When the now-$34 billion Invesco S&P 500 Equal Weight ETF (RSP ) first began trading 20 years ago last week, the world was very different. This was before the advent of the “do not call” list limiting telemarketing, just after the euro became the official currency of the European Union, and back when I had more hair. RSP’s launch was a key milestone for the ETF industry and for what have become known as smart beta products.
These funds gained traction as an alternative to market cap-weighted, index-based offerings, as they provide an approach more commonly found through actively managed mutual funds, but for a significantly lower cost and with more predictability. Executives from Invesco were at the New York Stock Exchange this week to ring the closing bell and celebrate RSP’s successful first 20 years.
“The launch of RSP kicked off the smart beta ETF revolution, and having 20 years of live track record now answers a lot of questions about smart beta performance,” explained John Hoffman, Americas head of Invesco ETFs and indexed strategies, in an exclusive interview with VettaFi. “From inception to March 2023, RSP has outperformed the cap-weighted S&P 500 and 99% of active managers in the large-cap blend category.”
Between April 24, 2003, and March 30, 2021, RSP generated an annualized total return of 10.8%, ahead of the 10.0% gain for the S&P 500 Index. According to ETF data from LOGICLY, a recently acquired VettaFi business, RSP pulled in an impressive $17 billion in the last three years due to consistent inflows.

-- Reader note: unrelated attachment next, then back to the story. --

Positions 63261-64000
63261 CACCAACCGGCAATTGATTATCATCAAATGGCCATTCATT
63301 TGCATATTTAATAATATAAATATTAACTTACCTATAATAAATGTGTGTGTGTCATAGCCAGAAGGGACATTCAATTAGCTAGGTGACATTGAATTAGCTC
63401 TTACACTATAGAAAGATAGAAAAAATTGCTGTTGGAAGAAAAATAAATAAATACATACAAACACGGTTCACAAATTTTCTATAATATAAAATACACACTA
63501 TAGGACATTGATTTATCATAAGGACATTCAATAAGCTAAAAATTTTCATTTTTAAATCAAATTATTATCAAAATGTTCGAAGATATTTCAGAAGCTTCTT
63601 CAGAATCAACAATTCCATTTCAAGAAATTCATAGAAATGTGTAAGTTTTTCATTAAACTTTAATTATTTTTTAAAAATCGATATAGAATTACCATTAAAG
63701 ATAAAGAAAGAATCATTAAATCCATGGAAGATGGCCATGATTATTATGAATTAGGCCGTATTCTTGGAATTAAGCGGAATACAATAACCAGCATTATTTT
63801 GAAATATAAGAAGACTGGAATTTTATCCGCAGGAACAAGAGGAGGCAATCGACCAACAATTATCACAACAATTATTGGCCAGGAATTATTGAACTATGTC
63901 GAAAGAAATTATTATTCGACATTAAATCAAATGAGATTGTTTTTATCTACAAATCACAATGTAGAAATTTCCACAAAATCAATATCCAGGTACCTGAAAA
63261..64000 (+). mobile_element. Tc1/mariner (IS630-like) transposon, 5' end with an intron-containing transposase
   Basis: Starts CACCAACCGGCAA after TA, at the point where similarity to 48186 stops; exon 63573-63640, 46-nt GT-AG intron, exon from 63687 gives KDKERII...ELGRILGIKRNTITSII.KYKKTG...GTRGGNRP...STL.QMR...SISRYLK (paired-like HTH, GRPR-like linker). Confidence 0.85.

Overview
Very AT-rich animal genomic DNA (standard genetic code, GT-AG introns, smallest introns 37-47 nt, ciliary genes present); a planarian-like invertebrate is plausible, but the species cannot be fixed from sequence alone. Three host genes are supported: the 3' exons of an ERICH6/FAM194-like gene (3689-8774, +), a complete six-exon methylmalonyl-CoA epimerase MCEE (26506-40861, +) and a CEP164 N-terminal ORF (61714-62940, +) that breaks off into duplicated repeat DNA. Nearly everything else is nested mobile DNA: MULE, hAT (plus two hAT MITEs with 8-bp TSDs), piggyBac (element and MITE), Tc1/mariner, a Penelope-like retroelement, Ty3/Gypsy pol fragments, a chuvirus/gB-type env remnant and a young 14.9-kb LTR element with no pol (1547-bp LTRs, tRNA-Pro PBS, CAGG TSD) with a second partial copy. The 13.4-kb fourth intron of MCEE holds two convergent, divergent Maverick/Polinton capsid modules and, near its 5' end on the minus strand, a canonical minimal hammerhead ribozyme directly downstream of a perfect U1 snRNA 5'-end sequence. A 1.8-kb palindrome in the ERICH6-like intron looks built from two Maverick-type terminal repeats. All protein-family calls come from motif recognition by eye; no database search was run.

“There has been strong demand for equal-weighted approaches from investors seeking to reduce concentration risk and invest in a more balanced way,” noted Hoffman.
In addition to RSP, Invesco offers equally weighted ETFs tied to the 11 sectors of the S&P 500 Index, including the Invesco S&P 500 Equal Weight Technology (RYT ) and the Invesco S&P 500 Equal Weight Financials (RYF ), which provide diversification from sector heavyweights like Apple, Microsoft, and JPMorgan.
Invesco’s ETF lineup was the first to primarily consist of smart beta ETFs, and the potential benefits of those strategies continue to drive assets to the category. At the current growth rate, Invesco expects the ETF industry’s smart beta assets under management to hit $1 trillion by the end of 2023 and $2 trillion by 2027.
The firm currently has the largest number of smart beta ETFs in the United States, including 93 that have at least a 10-year track record and 117 ETFs that in total have $100 billion in assets under management.
“Flexibility, convenience, control, predictability, and precision are driving adoption of smart beta ETFs, but we still feel like we are in the early innings of smart beta growth,” explained Hoffman.
In addition to equally weighted ETFs, the firm offers funds like the Invesco S&P 500 Quality ETF (SPHQ ) and the Invesco S&P 500 Low Volatility ETF (SPLV ) that provide a slice of the S&P 500 Index based on fundamental- or price-based attributes.
SPHQ owns large-cap companies with strong balance sheets and high return on equity, like Broadcom, Chevron, and Eli Lilly. Meanwhile, SPLV owns the stocks that have the lowest realized volatility over the past 12 months, including Con Edison, Hershey, and Kimberly-Clark.
So, here’s to the first 20 years of RSP and its smart beta ETF cousins, and to 20 or more years of VettaFi providing education on them.
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Visualizations and data provided by LOGICLY, which is a wholly owned subsidiary of VettaFi.